There is a lot of misconception about the percentage of protein that should be in your product – especially when it comes to turning over to the back of the packet to read the nutritional panel.
When reading the protein level per serve and per 100g the terms “as is” and/or “dry basis” next to the word ‘protein’ should be visible – the two measurements are like comparing apples with oranges – so we thought it would be best to explain it here to help educate people so that you can make informed choices about what you’re spending your hard earned dollars on and if the numbers really do add up.
Let’s get into it!
‘As is’ protein
Let’s say you had a straight pure protein powder, which has on average 87.9% protein “as is” Or “actual” protein.
What does “as is” mean?
It’s the most accurate and honest measurement. It means if you scoop out 100g of this protein it will have 87.9g of actual protein as it is in your scoop, it should be the only number for you to go off if you’re comparing two products next to each other. As there’s a moisture content in all proteins regardless of if you can see it or not, this is always going to impact the protein % as it is.
The next time you’re out shopping for protein, make sure you have a look at the Nutritional Panel for the “as is” or “actual” label, this is very important, if it doesn’t state this measurement and uses ‘ dry weight ‘ then we suggest checking into the legitimacy of the claim as dry weight isn’t a true reflection of what you’re actually about to consume.
We feel the “as is” value should be used on all labels, in NIPs (Nutrition Information Panels) and in formulations if you were trying to work out the protein content of a product.
In order to explain the other methods used, we’ve got to get a little technical so hold onto your hat.
If you take the same WPI we mentioned above and dry it at 104 C for 4 hours to remove all moisture, the protein “dry basis” will be on average 93.0% heaps higher right? simply because there is now zero moisture/water. There is no time that you should ever use or go off “dry basis’ for any reason when reading a nutritional panel. You are NOT buying a protein and drying it out for 4 hours to remove the moisture so it is irrelevant.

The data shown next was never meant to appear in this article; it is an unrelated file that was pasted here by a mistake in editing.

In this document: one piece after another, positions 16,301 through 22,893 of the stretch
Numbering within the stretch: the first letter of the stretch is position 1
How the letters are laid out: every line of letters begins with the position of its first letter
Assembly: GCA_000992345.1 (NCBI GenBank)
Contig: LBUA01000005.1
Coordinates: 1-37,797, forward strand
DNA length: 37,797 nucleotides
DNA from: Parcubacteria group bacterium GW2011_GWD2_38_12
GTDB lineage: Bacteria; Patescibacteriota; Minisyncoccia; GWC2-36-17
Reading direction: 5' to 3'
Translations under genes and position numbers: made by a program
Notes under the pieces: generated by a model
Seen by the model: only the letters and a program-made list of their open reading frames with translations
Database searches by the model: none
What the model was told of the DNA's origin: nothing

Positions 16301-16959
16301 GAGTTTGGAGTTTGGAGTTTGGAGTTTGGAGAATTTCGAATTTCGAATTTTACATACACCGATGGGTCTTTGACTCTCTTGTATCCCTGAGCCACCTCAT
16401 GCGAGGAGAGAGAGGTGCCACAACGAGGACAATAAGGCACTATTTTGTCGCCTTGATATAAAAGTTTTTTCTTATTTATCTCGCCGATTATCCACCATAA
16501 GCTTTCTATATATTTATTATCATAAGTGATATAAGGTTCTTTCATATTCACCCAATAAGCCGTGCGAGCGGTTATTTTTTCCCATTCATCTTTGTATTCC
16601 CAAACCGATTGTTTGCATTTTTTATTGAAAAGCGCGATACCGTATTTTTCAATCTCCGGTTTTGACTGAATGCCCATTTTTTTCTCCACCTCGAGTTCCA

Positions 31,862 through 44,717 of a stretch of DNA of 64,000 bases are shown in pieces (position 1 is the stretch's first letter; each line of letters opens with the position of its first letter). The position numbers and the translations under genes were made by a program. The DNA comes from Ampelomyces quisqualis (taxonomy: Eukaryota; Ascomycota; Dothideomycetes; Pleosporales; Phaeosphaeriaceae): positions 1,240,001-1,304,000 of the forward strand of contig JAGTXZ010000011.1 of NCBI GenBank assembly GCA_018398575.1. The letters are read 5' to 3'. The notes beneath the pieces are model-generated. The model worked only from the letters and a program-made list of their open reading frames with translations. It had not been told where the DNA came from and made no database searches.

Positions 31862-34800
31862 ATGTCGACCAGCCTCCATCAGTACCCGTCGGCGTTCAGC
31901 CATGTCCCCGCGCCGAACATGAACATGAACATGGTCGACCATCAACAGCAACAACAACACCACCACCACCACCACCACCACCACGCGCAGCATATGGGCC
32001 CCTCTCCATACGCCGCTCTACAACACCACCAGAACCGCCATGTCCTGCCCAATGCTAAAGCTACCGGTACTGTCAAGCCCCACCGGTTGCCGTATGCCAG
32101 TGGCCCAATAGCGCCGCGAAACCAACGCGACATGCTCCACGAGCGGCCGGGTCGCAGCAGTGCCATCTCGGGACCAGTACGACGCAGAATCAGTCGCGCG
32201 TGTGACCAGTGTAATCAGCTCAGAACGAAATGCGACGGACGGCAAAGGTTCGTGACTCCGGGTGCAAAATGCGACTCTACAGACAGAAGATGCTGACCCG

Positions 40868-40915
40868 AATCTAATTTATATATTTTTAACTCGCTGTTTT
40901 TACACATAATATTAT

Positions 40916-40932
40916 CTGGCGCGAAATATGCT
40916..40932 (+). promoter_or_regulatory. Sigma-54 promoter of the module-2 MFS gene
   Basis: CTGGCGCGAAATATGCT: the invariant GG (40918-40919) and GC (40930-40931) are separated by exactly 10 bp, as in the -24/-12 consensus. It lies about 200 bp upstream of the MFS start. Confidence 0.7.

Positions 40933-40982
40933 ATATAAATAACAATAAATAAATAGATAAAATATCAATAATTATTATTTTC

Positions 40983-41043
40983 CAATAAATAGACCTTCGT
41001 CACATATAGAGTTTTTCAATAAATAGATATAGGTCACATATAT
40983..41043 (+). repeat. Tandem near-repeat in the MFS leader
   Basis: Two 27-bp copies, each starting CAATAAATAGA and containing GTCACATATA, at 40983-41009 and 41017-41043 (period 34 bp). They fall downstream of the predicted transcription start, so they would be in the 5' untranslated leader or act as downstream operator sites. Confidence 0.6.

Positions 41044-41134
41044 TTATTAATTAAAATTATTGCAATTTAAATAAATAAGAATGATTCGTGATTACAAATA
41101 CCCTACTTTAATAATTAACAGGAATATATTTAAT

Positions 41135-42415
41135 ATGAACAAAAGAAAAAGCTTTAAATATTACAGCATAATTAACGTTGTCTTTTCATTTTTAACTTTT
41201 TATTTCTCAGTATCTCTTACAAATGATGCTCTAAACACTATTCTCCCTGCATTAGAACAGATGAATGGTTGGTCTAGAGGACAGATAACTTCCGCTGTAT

So you’ve got that? Make sure that the supplier of protein you’re about to consume is NOT measuring their protein count based upon “dry basis”. It’s misleading and if they are make sure you ask them for a ‘as is’ count. Technically, manufacturers are allowed to state this measurement on their packaging providing they advise its ‘dry basis’ although it’s really misleading the consumer. If you were to take that same protein which claimed ’93% dry basis protein’ and had it tested in a lab, we will guarantee it will come back with a far lower ‘as is’ protein level than advertised.
So why do companies use it?
It is believed that the origins may lie in Europe, or perhaps US tariff rules, where the dry basis was measured to determine how much tariff needed to be paid and became the industry standard.
BUT the main reason now, to put it bluntly, is for companies to exaggerate the protein content of the protein they sell – 93% (dry basis) is bigger than 87.9% (as is) – to deliberately mislead customers that use protein that their protein level is higher which gives the perception that it’s a superior product.
In defence of some protein manufacturers, they can fall victim to misleading their customers unintentionally as it’s still legal to state the dry weight protein %, it looks and sounds better on paper so why wouldn’t you make this claim if you didn’t know any better?
What does this mean for businesses trying to do the right thing by their customers?
This can put businesses into a difficult spot because if they are selling protein direct to consumers, you would think they want to do the right thing and use “as is”. But if all your business’s competitors use “dry basis” (like a 99% of the industry), you don’t want to be at a competitive disadvantage.
This is the issue PSA faces today like most businesses trying to do it the right way, a practical way around it is to state both values on your pack, but, really, the FSANZ code (what we abide by as manufacturers) makes no provision for the use of “dry basis” on labels which kinda sucks.
When PSA was first established, we were using dry basis as our form of measurement as we knew no better, however, as PSA grew so did our knowledge, our products and services, and we quickly realised that dry basis was actually not the most accurate way to state the protein percentage – through third party testing, reformulating and auditing our whole business we adjusted to the right method in a move we believe that will bring honesty and transparency to our customers which is always the best way.
So there you have it!
Make sure the next time you pick up some protein, that you read the nutritional label for this information – and if you do see “dry basis” or no information at all give them a call and let them know!
Our ethos at PSA is educating consumers to make informed choices when it comes to supplements, and we encourage you to spread this information so that others may be educated as well.